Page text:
Making It Work: Anthony Hamilton and Wife Tarsha On Having a Harmonious Marriage
Courtesy of Anthony Hamilton

Award-winning singer-songwriter and producer Anthony Hamilton and his wife Tarsha are the kind of couple you love to root for. They’re cut from the same cloth — both soul singers who belt out each note from the heart and cherish family first — and they’ve succeeded at life’s biggest balancing act: a happy, harmonious marriage.

The two met when she auditioned to sing background for him. She eventually got the gig — and his heart. Two years later, he proposed at her home church in Cleveland after getting permission from her siblings and pastor. (Swoon!) They’ll celebrate eight years of marriage this August, and today they are parents to two-year-old twin boys and an 11-month-old baby boy — making Hamilton the proud papa of six sons in total. With such passion for fatherhood and marriage, the Hamiltons were the perfect choice for inclusion in best-selling author Gil Robertson’s new anthology Where Did Our Love Go: Love and Relationships in the African American Community. In the book, they contribute their thoughts on the beauty of commitment and marriage — in her essay she shares her experiences as a new wife and mother, and in his he discusses the confidence and willingness it takes to truly make marriage work.

After reading them, we just had to check in with the happy couple for more inspiring words of wisdom. We caught the Mrs. at home in North Carolina while Hamilton phoned in from Alabama, where he has been recording a Christmas album.

ESSENCE.COM: You both talk alot about spirituality being the foundation in your marriage. How does it work for you?
ANTHONY HAMILTON: It’s a foundation for both of us to go to when we need that extra help or extra influence. There are always challenges and work to be done, even with that foundation but spirituality is a centerpiece for us. It’s a good centerpiece for our identity as husband and wife.

TARSHA MCMILLAN: When you stay connected to the spiritual side of things, it definitely helps to keep the relationship grounded. Our schedules conflict a lot so we don’t get to attend church together. That’s why it’s so important to us to have that relationship and that connection even outside of the church.

ESSENCE.COM: How do you find that time to be together? What’s your “quality time” like these days?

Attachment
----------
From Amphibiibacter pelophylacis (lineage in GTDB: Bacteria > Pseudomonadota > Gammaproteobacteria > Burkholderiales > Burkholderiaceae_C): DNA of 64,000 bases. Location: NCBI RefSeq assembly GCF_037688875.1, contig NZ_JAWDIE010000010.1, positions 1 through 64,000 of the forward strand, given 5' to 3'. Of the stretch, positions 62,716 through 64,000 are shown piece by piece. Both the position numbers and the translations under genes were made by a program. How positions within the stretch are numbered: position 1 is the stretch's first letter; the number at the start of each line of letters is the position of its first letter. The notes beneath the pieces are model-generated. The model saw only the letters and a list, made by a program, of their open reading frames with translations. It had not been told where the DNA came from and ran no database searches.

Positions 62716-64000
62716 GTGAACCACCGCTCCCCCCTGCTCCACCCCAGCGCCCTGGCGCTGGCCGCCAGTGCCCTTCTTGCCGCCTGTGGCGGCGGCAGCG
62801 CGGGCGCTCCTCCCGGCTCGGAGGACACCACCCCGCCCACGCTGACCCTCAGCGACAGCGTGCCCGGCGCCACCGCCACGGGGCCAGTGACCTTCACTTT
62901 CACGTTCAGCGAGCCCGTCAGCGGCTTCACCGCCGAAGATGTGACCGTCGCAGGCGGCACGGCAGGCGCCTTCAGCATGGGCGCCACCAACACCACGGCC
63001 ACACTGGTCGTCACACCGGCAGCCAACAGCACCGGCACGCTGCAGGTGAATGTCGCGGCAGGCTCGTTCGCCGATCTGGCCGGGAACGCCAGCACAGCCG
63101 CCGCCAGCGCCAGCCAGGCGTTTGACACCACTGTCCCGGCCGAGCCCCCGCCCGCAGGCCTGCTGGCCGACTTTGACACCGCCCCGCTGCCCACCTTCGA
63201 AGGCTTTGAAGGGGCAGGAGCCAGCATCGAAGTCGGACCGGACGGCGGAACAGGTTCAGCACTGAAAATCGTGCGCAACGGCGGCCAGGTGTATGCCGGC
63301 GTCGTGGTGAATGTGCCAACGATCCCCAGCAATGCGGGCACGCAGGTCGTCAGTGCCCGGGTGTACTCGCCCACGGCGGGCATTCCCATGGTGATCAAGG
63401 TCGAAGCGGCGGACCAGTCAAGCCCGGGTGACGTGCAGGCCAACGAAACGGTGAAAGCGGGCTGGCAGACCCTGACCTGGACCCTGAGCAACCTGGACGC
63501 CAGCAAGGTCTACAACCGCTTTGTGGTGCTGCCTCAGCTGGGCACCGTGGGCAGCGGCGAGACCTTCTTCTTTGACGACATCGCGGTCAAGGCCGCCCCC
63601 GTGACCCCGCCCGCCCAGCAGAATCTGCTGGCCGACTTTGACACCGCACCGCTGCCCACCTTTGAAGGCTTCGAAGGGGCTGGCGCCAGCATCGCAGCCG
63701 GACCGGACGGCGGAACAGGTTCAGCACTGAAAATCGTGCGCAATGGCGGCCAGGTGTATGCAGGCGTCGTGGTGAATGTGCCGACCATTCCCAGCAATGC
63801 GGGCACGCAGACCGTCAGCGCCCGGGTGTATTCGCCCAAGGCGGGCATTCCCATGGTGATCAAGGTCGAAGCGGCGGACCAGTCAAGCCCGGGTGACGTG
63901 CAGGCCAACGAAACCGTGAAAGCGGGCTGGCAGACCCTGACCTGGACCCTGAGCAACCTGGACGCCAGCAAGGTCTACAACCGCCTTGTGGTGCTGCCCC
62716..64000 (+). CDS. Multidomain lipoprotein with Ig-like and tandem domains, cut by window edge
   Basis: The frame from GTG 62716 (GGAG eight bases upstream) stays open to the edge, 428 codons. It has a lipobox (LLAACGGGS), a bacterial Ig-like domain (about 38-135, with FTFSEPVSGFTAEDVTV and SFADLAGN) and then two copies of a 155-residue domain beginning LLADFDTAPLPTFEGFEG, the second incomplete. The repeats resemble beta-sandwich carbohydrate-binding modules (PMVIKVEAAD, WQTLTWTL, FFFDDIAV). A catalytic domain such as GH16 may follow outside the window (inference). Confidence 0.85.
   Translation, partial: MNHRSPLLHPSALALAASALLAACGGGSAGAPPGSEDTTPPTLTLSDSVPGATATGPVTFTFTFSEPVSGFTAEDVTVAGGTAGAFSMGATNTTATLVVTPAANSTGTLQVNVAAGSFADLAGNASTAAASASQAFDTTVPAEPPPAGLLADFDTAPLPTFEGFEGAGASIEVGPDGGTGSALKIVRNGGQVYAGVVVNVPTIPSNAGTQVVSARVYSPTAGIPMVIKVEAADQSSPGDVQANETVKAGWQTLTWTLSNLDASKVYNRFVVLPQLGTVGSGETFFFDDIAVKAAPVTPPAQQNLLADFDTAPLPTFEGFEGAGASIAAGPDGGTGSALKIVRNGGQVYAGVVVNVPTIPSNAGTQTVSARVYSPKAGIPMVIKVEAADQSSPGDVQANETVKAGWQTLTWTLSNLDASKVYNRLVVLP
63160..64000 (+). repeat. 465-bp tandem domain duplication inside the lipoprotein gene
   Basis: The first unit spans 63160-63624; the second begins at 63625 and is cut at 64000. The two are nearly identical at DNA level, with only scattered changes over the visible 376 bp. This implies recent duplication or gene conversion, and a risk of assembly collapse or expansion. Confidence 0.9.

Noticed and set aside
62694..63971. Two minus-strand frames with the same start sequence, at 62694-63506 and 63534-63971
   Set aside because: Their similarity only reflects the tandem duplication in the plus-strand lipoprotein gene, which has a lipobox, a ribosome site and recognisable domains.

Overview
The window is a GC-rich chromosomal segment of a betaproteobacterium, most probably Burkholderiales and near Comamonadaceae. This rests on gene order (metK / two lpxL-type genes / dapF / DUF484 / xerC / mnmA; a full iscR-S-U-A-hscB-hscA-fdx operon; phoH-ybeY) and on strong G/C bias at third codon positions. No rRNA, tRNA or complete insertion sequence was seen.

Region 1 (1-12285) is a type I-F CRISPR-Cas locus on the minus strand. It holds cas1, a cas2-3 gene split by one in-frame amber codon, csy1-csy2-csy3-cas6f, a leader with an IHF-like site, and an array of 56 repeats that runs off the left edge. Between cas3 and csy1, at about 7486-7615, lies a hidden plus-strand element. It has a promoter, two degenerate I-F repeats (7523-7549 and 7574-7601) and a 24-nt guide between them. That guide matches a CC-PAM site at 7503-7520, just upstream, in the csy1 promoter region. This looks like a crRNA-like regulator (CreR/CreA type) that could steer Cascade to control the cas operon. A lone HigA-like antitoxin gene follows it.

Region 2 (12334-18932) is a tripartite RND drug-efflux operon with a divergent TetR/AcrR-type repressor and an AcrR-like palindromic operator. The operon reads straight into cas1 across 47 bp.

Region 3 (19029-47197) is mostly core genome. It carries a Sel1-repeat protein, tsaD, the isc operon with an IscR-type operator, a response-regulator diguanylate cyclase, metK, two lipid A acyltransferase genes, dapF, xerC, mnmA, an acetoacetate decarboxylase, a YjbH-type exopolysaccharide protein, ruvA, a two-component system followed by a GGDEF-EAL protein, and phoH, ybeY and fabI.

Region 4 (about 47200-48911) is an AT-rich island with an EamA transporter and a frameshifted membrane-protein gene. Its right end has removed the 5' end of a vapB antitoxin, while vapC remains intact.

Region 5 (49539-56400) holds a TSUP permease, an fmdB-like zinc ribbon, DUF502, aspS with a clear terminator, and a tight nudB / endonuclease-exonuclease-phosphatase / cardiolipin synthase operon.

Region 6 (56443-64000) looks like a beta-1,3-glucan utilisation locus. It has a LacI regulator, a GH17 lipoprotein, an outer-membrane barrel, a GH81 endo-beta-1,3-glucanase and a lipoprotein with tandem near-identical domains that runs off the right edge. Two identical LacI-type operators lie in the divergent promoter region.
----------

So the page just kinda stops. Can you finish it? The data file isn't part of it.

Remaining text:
MCMILLAN: Kids! (Laughs.) They really make our lives together so comical and happy. We can be in a funk, just because we’re tired or sleep-deprived, and then the kids always break the ice. The twins are talking like crazy now. That’s when we giggle and laugh together. Even though it’s a lot of stress raising small kids, they really bring us so much joy.

HAMILTON: It’s been extremely hard to do that lately but when the kids giggle, we just have to giggle too. It’s when we bond.

ESSENCE.COM: Anthony, in your essay you describe confidence as the glue that can hold a marriage together. What other qualities do you feel make up a good husband or wife?
HAMILTON: Loyalty and honesty. If you can do that, I think it will be the best thing for the marriage. Being considerate, giving and understanding as well. All of those things really make the perfect husband or wife. If you don’t have the loyalty, it tears a marriage down and destroys a person’s character, too.

MCMILLAN: Sometimes when you expect too much from each other and then the other person fails, you feel like your whole world is crumbling. You can’t expect a person to be perfect or to be the moon and the stars. Marriage is just not going to be that. You have to be a whole person yourself first when you come into a marriage. When you’re married, the person can pull out the worst in you and the best in you. Expecting too much can really be a downfall. It’s really about working with what you’ve got.

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HAMILTON: Yes! I think that sometimes we expect to get from our partner what we lack within ourselves. Don’t expect for me to be organized if you’re not or whatever else it is. Sometimes we put pressure on our partners to be what we’re not, and I think sometimes that’s a real disadvantage to the other person.

ESSENCE.COM: Tarsha, how do you feel about reading your essay now that it has been published?
MCMILLAN: I read the essay again today for the first time since I wrote it and it was like reading somebody else’s essay. It just amazes me how when you write these types of personal things, you feel like you get inspiration from God as well. The essay helped me all over again, even though I wrote it.

ESSENCE.COM: What do you feel newlyweds should focus on most at the start of their marriage?
HAMILTON: Being honest about who you are and where you are going. Be open about your struggles. It’s so important. If we fool one another, we fool ourselves. If you do that, you have a fair chance.

To read the Hamiltons’ essays and more amazing pieces from those who are single, married or divorced, pick up a copy of Gil Robertson’s new anthology Where Did Our Love Go: Love and Relationships in the African American Community.